Britain's new Internet law sucks.

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PostSun Nov 22, 2009 6:01 am » by Forestgrove111


Britain's new Internet law -- as bad as everyone's been saying, and worse. Much, much worse.
The British government has brought down its long-awaited Digital Economy Bill, and it's perfectly useless and terrible. It consists almost entirely of penalties for people who do things that upset the entertainment industry (including the "three-strikes" rule that allows your entire family to be cut off from the net if anyone who lives in your house is accused of copyright infringement, without proof or evidence or trial), as well as a plan to beat the hell out of the video-game industry with a new, even dumber rating system (why is it acceptable for the government to declare that some forms of artwork have to be mandatorily labelled as to their suitability for kids? And why is it only some media? Why not paintings? Why not novels? Why not modern dance or ballet or opera?).
So it's bad. £50,000 fines if someone in your house is accused of filesharing. A duty on ISPs to spy on all their customers in case they find something that would help the record or film industry sue them (ISPs who refuse to cooperate can be fined £250,000).

But that's just for starters. The real meat is in the story we broke yesterday: Peter Mandelson, the unelected Business Secretary, would have to power to make up as many new penalties and enforcement systems as he likes. And he says he's planning to appoint private militias financed by rightsholder groups who will have the power to kick you off the internet, spy on your use of the network, demand the removal of files or the blocking of websites, and Mandelson will have the power to invent any penalty, including jail time, for any transgression he deems you are guilty of. And of course, Mandelson's successor in the next government would also have this power.

What isn't in there? Anything about stimulating the actual digital economy. Nothing about ensuring that broadband is cheap, fast and neutral. Nothing about getting Britain's poorest connected to the net. Nothing about ensuring that copyright rules get out of the way of entrepreneurship and the freedom to create new things. Nothing to ensure that schoolkids get the best tools in the world to create with, and can freely use the publicly funded media -- BBC, Channel 4, BFI, Arts Council grantees -- to make new media and so grow up to turn Britain into a powerhouse of tech-savvy creators. # http://www.boingboing.net/2009/11/20/br ... terne.html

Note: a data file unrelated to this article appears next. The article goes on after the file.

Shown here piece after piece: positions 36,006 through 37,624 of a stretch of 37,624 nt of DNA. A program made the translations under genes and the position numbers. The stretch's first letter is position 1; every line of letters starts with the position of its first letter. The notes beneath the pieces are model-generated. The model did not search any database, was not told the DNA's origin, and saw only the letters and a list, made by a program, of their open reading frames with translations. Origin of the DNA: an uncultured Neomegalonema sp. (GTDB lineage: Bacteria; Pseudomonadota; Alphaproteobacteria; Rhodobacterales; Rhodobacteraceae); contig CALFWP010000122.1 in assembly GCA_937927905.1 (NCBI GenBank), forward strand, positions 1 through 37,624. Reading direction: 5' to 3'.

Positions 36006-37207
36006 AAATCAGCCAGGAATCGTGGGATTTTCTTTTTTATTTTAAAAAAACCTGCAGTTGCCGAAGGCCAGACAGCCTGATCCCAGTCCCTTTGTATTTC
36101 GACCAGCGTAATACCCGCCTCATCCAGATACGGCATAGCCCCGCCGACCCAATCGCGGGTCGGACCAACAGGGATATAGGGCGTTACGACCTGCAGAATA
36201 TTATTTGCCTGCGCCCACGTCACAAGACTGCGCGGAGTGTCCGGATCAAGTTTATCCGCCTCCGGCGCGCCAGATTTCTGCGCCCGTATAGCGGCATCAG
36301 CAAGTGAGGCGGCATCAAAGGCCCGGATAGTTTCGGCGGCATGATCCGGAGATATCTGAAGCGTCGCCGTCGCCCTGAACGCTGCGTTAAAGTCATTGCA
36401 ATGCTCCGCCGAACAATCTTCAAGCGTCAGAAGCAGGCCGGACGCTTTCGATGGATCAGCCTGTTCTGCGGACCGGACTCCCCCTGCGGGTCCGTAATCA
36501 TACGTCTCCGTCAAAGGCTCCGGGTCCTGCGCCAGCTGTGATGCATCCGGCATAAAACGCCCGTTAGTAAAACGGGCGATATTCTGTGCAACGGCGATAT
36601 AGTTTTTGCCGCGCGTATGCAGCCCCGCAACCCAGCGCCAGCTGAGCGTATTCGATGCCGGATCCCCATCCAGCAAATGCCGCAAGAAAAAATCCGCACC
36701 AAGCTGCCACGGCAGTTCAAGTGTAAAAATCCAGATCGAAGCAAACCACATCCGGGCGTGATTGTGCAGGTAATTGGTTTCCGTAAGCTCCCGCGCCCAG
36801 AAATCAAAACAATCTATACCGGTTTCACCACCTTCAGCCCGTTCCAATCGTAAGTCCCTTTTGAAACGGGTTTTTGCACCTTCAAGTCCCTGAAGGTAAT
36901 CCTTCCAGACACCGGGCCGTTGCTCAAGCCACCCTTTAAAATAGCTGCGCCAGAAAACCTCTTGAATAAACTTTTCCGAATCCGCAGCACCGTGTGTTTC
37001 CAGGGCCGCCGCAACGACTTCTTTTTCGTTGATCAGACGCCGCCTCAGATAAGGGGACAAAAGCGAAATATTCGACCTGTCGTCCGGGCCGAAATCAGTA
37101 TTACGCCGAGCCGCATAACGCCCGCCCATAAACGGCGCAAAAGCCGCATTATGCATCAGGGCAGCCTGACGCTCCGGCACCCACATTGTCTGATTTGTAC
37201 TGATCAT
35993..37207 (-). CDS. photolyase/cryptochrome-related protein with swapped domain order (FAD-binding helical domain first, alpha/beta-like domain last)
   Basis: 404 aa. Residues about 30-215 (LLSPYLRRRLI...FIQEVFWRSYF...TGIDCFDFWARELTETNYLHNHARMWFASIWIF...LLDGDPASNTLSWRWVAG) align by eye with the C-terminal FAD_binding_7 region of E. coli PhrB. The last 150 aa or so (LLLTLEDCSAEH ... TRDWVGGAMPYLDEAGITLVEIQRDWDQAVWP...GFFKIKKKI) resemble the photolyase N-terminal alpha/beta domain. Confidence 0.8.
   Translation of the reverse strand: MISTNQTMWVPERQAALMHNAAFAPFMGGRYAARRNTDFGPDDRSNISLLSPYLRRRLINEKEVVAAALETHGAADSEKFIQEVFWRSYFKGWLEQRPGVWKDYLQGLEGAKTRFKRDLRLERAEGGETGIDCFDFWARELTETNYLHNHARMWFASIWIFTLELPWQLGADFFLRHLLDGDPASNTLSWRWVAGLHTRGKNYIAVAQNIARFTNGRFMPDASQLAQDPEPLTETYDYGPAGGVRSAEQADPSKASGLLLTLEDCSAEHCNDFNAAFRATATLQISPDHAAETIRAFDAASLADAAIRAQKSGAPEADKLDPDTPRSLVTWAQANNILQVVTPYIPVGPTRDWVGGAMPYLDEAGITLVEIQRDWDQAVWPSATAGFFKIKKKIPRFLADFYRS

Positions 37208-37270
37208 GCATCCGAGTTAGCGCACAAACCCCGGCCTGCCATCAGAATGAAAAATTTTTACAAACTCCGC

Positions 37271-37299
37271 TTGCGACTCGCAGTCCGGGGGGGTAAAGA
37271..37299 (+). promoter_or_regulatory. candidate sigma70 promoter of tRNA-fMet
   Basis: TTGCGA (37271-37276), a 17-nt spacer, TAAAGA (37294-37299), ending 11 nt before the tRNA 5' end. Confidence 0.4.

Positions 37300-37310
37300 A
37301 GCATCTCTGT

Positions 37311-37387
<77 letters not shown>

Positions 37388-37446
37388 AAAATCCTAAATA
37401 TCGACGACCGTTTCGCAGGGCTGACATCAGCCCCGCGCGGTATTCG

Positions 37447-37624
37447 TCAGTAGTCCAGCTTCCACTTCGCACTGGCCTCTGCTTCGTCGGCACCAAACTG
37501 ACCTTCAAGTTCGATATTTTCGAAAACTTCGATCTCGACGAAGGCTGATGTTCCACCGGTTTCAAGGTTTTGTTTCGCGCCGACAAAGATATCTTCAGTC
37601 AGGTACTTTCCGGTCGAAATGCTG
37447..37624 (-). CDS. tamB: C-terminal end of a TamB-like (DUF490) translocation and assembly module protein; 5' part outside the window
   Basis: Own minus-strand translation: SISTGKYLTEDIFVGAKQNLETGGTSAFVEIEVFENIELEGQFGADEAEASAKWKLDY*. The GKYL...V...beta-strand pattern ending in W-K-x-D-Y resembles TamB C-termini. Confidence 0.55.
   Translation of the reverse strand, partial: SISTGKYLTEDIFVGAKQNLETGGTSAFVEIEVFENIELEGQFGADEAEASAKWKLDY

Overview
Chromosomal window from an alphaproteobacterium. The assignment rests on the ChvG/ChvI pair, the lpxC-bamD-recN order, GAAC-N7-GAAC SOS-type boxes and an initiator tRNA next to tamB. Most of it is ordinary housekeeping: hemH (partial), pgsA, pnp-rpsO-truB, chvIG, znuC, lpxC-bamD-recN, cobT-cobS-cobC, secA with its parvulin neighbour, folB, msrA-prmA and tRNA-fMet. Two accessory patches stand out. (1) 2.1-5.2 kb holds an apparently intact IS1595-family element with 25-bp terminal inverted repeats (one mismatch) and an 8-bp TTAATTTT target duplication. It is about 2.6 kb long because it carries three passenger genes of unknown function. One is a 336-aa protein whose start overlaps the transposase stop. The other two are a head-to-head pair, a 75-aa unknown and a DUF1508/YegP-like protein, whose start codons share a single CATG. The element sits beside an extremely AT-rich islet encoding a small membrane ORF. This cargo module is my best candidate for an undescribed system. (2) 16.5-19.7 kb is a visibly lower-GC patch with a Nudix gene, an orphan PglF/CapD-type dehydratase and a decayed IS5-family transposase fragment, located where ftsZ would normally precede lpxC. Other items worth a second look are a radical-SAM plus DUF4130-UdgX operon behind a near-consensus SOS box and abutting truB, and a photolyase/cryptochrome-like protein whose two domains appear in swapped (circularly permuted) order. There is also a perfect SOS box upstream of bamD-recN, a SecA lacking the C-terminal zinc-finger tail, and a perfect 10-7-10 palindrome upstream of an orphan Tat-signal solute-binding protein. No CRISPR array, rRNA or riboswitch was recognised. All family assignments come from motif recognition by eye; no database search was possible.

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PostSun Nov 22, 2009 7:02 am » by Theklown


bummer, my brother just moved to England lol, ill give him a shout and see whats up with that

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PostSun Nov 22, 2009 7:50 am » by Realorfake


Britain sounds like it blows...
How many times must you honk your horn and say fuck you?
Now what the fuck does that do?
You feel better now, I didnt let you pass.
How bout I stop my car and beat your fuckin' ass?

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PostSun Nov 22, 2009 9:34 am » by Exoatmospheric1


talk about anti-privacy.... The U.S. is in secret non-transparent-talks right now as I type this, seems to me when all this is said and done, I should be able to look over my shoulder and have one of these guys spit on my cock before I fuck my girl.

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PostSun Nov 22, 2009 11:18 am » by Bri84


It doesn't surprise me. They don't like that the net can be very educational.

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PostMon Nov 23, 2009 1:03 pm » by Ogmios


The way out of this is direct action. By that I mean everyone has to constantly file share and refuse to pay any fines. Also, I know from personal experience, if you are cut off by BT you simply open an account under a false name and pay the bill as normal.
"God is a concept by which we measure our pain"
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PostMon Nov 23, 2009 2:48 pm » by TheDuck


ogmios wrote:The way out of this is direct action. By that I mean everyone has to constantly file share and refuse to pay any fines. Also, I know from personal experience, if you are cut off by BT you simply open an account under a false name and pay the bill as normal.


Done, done and done lol
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